“Each episode [of FamilyPictures USA] will illuminate connections among and between individual family narratives to create an inclusive new Digital American Family Album, exposing threads of history that enrich and enlarge our understanding of our nation and its diverse people and expanding our ideas of who we are as a people. It continues the work of the series’ award-winning Executive Producer, Thomas Allen Harris, to bridge inter-generational and cross-cultural differences and bring communities closer together by transforming strangers into family.”

Tune in!

Snaps, no. 51: Sidney Locus.

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In the 1900 census of Taylor township, Wilson County: Johnnie Lucus, 43; wife Delpha, 51; children Kinion, 26, Nannie, 24, Edwin, 15, Sidney, 12, and Susan, 9; and grandsons Bunion, 5, and Martin L., 3.

On 20 January 1909, Sidney Lucas, 21, of Taylors, son of John and Delphia Lucas, married Mamie Rountree, 17, of Taylors, daughter of Alex and Watie Rountree, at Emma Rountree’s in Taylors. Missionary Baptist minister William Rodgers performed the ceremony in the presence of James Ross, Pollie Howard, and Emma Lucas.

In the 1910 census of Jackson township, Nash County: farmer Sidney Locus, 22; wife Mammie, 42; and son Lafayette, 7 months.

Sidney Locus registered for the World War I draft in Wilson County in 1918. Per his registration card, he was born 30 September 1887 in Wilson; was a farmer; and had a wife and dependent children.

In the 1930 census of Taylor township, Wilson County: farmer Sid Lucus, 52; wife Mamie, 42; and children Fate, 21, John, 18, Eva, 18, Ivey, 14, Guy, 10, Sidney, 8, Marth, 7, and Martha Ann,  0.

In the 1940 census of Taylor township, Wilson County: farmer Sidney Locus, 52; wife Mammie, 42; and children Fredy, 25, Sidney Jr., 19, Mary, 17, Martha Ann, 15, Mamie, 12, Maggieleen, 10, and Sussie Gray, 4.

Photo courtesy of Ancestry.com user samjoyatk.

Snaps, nos. 41: J. Frank and Annie Bell Green Barnes.

Among the pictures found in Emma Barnes Taylor‘s discarded photo album were these depicting her parents, Annie Bell Green Barnes and James Frank Barnes, possibly standing beside their home at 106 South Carroll Street in Wilson.

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In the 1880 census of Toisnot township, Wilson County: farmer George Barnes, 29; wife Silvester A., 24; and children John E., 5, Jacob H., 4, and James F., 1.

In the 1900 census of Wilson, Wilson County: carpenter Neverson Green, 45; wife Isabeler, 35; and children Mary J., 18, Annie B., 15, Oscar, 13, Ada, 11, Ora, 9, Rose L., 6, William O., 5, Lula B., 2, and Besse, 3 months; plus boarder Willie Alley, 21, farm laborer.

On 27 April 1904, Frank Barnes, 25, son of George and Sylvester Ann Barnes, married Anna Green, 20, daughter of Nelson Green, in Wilson. Fred M. Davis, Missionary Baptist minister, performed the ceremony in the presence of Peter Bynum, Boston Griffin and Dorsey Powell.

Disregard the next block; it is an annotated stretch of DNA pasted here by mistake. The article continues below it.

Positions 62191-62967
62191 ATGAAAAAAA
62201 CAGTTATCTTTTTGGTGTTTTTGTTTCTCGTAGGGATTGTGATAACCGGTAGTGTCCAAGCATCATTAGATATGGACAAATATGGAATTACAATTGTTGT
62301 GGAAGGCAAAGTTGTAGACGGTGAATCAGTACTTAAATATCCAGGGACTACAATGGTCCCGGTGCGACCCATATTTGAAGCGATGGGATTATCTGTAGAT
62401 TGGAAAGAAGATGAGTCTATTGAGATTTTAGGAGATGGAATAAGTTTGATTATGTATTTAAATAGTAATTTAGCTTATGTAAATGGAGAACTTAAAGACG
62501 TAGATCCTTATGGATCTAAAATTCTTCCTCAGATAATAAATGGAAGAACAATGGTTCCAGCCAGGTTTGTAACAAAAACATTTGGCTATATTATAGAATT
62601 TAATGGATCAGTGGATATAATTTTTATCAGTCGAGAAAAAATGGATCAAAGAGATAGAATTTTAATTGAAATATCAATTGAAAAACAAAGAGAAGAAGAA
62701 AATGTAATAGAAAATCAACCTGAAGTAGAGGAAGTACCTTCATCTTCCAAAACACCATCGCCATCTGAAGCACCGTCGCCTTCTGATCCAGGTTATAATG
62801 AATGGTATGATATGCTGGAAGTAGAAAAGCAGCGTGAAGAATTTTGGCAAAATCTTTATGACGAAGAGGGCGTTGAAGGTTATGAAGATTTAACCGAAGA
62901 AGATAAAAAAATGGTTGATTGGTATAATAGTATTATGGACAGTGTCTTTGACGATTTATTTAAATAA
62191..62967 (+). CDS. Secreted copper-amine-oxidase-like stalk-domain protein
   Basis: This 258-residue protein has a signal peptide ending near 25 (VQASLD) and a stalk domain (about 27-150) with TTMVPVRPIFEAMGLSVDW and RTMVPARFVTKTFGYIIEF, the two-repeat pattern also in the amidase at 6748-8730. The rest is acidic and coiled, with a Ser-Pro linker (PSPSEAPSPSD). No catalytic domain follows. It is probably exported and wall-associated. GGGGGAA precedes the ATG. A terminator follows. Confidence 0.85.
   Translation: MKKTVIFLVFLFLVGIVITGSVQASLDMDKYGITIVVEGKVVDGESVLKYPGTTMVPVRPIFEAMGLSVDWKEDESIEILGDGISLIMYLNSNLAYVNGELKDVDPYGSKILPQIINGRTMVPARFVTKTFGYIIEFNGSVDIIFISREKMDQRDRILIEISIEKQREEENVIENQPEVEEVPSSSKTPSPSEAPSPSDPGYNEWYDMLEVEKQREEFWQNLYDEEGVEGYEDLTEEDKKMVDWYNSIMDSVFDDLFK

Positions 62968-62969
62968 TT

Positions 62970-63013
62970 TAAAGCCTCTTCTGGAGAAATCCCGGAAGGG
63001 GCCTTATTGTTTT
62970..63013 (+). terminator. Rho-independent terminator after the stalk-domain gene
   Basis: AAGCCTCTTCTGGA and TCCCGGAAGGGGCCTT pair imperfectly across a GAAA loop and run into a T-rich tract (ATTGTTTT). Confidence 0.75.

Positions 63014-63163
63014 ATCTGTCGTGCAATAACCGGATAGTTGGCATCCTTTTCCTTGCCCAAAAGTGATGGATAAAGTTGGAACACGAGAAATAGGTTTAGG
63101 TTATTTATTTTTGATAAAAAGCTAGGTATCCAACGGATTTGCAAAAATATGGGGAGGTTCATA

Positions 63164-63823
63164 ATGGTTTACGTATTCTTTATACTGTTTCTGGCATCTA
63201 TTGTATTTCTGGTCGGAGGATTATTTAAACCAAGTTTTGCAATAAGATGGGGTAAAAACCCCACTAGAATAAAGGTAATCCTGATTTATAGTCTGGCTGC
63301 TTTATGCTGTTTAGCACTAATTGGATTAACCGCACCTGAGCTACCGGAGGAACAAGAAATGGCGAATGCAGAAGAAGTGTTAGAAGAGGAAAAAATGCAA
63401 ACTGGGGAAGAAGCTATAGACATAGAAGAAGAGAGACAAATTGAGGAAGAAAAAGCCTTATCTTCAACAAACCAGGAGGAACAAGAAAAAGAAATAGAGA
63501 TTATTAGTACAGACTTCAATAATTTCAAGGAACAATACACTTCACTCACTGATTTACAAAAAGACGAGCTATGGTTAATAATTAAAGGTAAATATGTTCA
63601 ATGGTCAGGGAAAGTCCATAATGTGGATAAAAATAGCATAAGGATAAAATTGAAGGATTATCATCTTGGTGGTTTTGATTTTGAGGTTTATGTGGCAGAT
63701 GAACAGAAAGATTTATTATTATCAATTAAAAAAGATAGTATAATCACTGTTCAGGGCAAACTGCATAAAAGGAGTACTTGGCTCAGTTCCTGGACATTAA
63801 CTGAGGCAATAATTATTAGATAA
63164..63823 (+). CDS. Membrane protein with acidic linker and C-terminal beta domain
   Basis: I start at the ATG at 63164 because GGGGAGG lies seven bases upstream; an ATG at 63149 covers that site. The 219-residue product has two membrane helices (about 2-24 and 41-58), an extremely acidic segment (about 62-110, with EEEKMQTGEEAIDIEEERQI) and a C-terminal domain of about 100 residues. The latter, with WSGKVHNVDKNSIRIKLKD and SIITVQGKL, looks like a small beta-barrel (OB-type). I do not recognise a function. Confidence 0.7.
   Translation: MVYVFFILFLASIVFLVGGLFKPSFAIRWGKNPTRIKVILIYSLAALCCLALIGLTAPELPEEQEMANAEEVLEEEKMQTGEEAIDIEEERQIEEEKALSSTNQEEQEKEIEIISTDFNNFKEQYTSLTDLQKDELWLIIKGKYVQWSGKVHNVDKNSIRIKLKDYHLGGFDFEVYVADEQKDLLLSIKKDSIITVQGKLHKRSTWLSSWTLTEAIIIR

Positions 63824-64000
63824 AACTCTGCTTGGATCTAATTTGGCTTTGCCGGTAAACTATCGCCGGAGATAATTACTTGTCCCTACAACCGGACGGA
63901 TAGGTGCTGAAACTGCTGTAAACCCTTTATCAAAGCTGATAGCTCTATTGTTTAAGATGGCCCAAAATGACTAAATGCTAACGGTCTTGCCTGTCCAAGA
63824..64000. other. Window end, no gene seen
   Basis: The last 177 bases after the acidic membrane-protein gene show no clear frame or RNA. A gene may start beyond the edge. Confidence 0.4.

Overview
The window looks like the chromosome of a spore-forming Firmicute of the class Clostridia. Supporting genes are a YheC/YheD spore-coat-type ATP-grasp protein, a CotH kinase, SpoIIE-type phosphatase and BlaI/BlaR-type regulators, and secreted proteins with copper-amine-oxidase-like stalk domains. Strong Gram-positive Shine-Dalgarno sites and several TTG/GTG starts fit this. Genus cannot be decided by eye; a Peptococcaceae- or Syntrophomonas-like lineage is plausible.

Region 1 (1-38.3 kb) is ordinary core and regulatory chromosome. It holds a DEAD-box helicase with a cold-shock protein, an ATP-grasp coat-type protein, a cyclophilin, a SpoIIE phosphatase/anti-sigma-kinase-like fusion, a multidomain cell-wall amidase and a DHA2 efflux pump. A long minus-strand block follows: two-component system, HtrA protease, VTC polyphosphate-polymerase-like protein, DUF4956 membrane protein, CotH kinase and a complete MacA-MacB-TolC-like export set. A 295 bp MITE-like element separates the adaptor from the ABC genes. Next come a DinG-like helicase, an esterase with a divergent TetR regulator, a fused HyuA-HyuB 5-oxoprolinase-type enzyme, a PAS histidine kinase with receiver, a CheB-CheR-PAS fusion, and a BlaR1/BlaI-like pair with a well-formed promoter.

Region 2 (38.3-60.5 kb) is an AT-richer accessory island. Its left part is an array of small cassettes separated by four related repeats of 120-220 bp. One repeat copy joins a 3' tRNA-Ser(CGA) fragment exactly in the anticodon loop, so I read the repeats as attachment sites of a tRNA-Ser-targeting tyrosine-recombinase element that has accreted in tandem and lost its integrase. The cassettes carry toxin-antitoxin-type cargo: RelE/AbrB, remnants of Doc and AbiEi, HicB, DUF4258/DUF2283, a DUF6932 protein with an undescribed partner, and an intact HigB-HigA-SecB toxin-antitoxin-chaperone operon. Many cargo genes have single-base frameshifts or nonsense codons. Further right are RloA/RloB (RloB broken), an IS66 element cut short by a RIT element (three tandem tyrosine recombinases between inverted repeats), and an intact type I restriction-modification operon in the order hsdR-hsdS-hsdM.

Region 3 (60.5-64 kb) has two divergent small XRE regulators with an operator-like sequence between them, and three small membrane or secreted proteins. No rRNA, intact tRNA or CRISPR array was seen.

In the 1910 census of Wilson, Wilson County: on Saratoga Road, store deliveryman Frank Barnes, 26; wife Annie, 26; and sons Charlie, 5, and Frank, 3.

In 1918, James F. Barnes registered for the World War I draft in Wilson. Per his registration card, he was born 12 January 1878; resided at 106 Fifth [later renamed Carroll] Street; was a laborer for Barnes Harrell Grocery Co., 112 Goldsboro Street; and his nearest relative was Annie B. Barnes.

In the 1930 census of Wilson, Wilson County: at 106 Carroll, owned and valued at $800, wholesale grocery supply clerk Frank Barnes, 50; wife Annie, 44; children Frank Jr., 22, a pool room janitor, Etta M., 11, James H., 6, and Jeraline, 4; son-in-law Jack Artist, 21, odd jobs laborer, and daughter Mildred, 17, tobacco factory hander.

Wilson Daily Times, 10 June 1930.

Like many in the early days of the Depression, the Barneses faced foreclosure in 1930. It appears that they lost the house, but continued to live in it as renters as reported in the 1940 census.

In the 1940 census of Wilson, Wilson County: at 106 South Carroll Street, rented at $20/month, Annie Barnes, 57; husband Frank Barnes, 62, wholesale grocery shipping clerk; children Frank Jr., 33, Hotel Cherry attendant; Etta, 21; James, 16; and Geraldine, 15; James Artis, 29, laborer, wife Mildred, 29, tobacco factory hanger, and their son Charlie, 10;  and lodgers Lara Jones, 22, housekeeper, and Lula Green, 42.

James Frank Barnes died 9 October 1951 at Mercy Hospital. Per his death certificate, he was born 12 January 1878 in Wilson County to George Barnes and Sylvester (last name unknown); lived at 106 South Carroll; and was a laborer. Annie B. Barnes was informant.

Annie Bell Barnes died 31 January 1974 in Wilson. Per her death certificate, she was born 12 March 1880 in Virginia to Nelson Green and Isabella Thorp; was a widow; and resided at 1702 Queen Street. Informant was son James Herman Green.